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Location: UFOUpDatesList.Com > 2011 > Apr > Apr 7

Re: Battle Of Los Angeles New Analysis

From: William Treurniet <wtreurniet.nul>
Date: Thu, 07 Apr 2011 12:20:30 -0400
Archived: Thu, 07 Apr 2011 12:33:32 -0400
Subject: Re: Battle Of Los Angeles New Analysis

>From: Kentaro Mori<kentaro.mori.nul>
>To: post.nul
>Date: Wed, 6 Apr 2011 23:38:51 -0300
>Subject: Re: Battle Of Los Angeles New Analysis

>>From: William Treurniet<wtreurniet.nul>
>>To: post.nul
>>Date: Wed, 06 Apr 2011 12:36:49 -0400
>>Subject: Re: Battle Of Los Angeles New Analysis

>>>From: Bruce Maccabee<brumac.nul>
>>>To: post.nul
>>>Date: Fri, 1 Apr 2011 23:27:08 -0400 (EDT)
>>>Subject: Battle Of Los Angeles New Analysis

>>>A new, unretouched version of the famous "wigwam" photo of beams
>>>converging at an "object" above Los Angeles during an
>>>antiaircraft operation has been published.

>>>New interest in the photo, published Feb 26, 1942, is a result
>>>of the publicity surrounding the movie Battle: Los Angeles,
>>>which has nothing to do with the actual "battle".

>>>Although the newly available version of the photo does not show
>>>some features as distinctly as the previously known, retouched,
>>>version, the analytical result is the same: seems difficult to
>>>imagine that any known object or phenomenon could account for
>>>the shape and opacity of the beam convergence region and also
>>>not be wiped out by the intense AA fire.


>>Thanks to Bruce for this analysis.
>>He observes that one of the beams of light in the photo appeared
>>to have been reflected by the object. I suggest an alternative
>>possibility that it may have been refracted by tori visible just
>>above the object in the enhanced photo.


>I suggest the beam could possibly be just another searchlight
>located to the far right and behind the photographer. This would
>make it appear as the light beam was going downwards.

I can't picture what you are suggesting. A light source to the
right would have to be at a higher elevation than the object no
matter where it was positioned.

>Or it could simply be that its source on the left was not
>recorded in the poor quality image.

Actually, for a night shot I think the image is pretty good. A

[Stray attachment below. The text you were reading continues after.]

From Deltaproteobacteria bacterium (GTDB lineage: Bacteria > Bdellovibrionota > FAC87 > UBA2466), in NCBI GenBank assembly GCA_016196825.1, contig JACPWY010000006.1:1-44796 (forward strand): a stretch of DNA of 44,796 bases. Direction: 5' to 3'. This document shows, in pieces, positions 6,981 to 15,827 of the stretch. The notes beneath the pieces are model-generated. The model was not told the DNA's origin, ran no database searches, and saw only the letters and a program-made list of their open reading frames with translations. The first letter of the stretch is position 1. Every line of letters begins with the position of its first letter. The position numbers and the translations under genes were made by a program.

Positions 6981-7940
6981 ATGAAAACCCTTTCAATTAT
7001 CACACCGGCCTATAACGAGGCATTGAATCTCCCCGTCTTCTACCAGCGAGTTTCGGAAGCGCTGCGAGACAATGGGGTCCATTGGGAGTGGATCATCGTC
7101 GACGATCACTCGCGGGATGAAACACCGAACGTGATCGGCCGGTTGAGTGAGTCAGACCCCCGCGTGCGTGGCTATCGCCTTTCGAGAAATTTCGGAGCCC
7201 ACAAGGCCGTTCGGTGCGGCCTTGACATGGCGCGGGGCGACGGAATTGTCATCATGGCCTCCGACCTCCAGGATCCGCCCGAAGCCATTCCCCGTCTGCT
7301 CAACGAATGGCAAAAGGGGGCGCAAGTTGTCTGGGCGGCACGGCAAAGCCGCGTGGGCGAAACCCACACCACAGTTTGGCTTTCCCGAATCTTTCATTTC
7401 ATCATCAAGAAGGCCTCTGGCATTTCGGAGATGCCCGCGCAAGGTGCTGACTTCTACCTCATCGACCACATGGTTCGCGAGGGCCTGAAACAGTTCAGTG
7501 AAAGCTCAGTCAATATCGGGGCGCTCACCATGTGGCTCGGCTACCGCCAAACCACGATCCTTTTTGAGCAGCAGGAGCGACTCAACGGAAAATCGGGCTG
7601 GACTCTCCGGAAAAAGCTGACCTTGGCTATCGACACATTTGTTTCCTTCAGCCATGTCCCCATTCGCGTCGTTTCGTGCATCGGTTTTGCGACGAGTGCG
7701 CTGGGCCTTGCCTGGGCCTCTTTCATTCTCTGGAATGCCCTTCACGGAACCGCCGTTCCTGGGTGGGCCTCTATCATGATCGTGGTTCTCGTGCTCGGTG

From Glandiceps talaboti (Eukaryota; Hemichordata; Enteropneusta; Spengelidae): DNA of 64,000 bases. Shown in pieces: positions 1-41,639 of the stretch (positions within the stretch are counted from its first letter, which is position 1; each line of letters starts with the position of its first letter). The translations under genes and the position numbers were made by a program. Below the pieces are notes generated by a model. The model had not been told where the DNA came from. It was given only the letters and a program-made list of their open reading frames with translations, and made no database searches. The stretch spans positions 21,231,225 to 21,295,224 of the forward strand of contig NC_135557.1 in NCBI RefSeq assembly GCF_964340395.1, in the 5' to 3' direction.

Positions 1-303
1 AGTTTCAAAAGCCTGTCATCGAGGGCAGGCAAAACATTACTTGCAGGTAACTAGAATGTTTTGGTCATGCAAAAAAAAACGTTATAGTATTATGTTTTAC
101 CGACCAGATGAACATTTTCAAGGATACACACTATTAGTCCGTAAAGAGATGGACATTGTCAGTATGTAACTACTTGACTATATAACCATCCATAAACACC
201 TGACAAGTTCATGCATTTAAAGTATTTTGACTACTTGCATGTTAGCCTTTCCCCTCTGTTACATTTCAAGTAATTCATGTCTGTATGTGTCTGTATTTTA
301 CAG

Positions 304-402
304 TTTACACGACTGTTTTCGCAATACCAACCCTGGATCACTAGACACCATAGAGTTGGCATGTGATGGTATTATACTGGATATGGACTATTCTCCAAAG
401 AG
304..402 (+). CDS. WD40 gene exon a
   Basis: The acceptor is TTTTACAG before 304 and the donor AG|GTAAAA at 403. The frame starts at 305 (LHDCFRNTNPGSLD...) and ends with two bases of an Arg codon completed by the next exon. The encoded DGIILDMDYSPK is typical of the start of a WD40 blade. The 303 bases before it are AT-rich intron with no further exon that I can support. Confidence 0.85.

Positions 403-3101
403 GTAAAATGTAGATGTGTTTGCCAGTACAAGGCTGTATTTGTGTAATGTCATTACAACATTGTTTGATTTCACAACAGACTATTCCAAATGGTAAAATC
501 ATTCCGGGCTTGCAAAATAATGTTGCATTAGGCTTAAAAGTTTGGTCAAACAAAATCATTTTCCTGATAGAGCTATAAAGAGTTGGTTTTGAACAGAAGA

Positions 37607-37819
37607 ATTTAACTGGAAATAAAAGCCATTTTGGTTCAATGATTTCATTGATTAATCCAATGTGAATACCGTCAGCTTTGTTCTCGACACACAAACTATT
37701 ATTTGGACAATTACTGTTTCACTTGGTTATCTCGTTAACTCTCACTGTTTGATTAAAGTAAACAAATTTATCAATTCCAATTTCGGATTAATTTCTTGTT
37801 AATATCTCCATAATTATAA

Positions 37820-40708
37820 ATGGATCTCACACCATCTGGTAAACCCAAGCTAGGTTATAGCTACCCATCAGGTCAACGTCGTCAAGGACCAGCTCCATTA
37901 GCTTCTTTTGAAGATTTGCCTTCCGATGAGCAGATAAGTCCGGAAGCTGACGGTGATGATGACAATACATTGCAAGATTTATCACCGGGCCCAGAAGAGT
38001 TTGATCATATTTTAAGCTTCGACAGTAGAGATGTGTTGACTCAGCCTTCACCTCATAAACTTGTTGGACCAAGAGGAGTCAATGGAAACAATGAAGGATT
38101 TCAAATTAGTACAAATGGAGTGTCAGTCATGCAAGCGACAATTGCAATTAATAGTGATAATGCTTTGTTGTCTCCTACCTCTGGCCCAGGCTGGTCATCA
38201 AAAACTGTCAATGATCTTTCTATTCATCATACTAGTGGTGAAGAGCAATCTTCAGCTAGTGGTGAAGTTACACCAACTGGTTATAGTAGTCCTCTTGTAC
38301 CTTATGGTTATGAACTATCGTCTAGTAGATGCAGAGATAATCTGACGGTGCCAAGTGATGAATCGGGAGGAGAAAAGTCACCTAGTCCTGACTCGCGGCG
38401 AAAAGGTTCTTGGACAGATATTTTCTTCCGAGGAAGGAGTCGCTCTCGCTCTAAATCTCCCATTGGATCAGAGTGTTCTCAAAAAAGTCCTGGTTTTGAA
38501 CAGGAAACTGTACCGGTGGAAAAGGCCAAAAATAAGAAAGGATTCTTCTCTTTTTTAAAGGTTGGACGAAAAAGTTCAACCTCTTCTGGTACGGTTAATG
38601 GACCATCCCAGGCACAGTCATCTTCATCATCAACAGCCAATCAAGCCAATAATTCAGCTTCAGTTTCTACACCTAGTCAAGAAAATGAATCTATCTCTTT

beam from the source on the left should be more visible than the
residual on the right.

>A small scale reproduction of what the Battle of LA photo could
>have looked like was actually made as an art project (see first


>That photo was probably digitally retouched, but either way the
>light reflections pose one question relevant to interpreting
>that beam in the actual photo as a deflection: why only one of
>the beams?

Perhaps there was only one because it was closer to the toroidal
field generated by the object than the other beams. That was my
point not included in this reply.

>Then again it's a cautionary sign that Bruce's previous
>comments, which he updated, failed to mention even once what now
>seem to be clear evidence of very crude retouching of the image.
>Others had previously mentioned the possibility, and Tim
>Printy's article on the photo also presented the other LIFE
>magazine photo of the Battle of LA, as well as examples which
>could account for why the light beams did not extend beyond the
>convergence point:


>Finally, it must be noted that Scott Harrison mentions that he
>is not sure if this new negative is an unretouched one. It
>clearly has less signs of retouching - if any at all - than the
>famous one, but then again, it is now clear how little actual
>analysis has been done on whatever we have of physical evidence
>of a UFO over LA at that night.

Since it wasn't included in Mr. Mori's reply, the torus seen in
the enhanced photo was likely not considered meaningful. I think
it's real because I've seen others in many other photos. Seeing
a torus beside a disc-shaped object in the enhanced LA photo is
evidence for me that there was a real UFO there and that the
gunners were not shooting at nothing.

Images of searchlights aimed at a mirror ball, or unsupported
suggestions that there may be an even less retouched photo do
not help much. Scott Harrison's article in the Los Angeles Times
says "the non-retouched negative... definitely showed the
original scene before a print was retouched".


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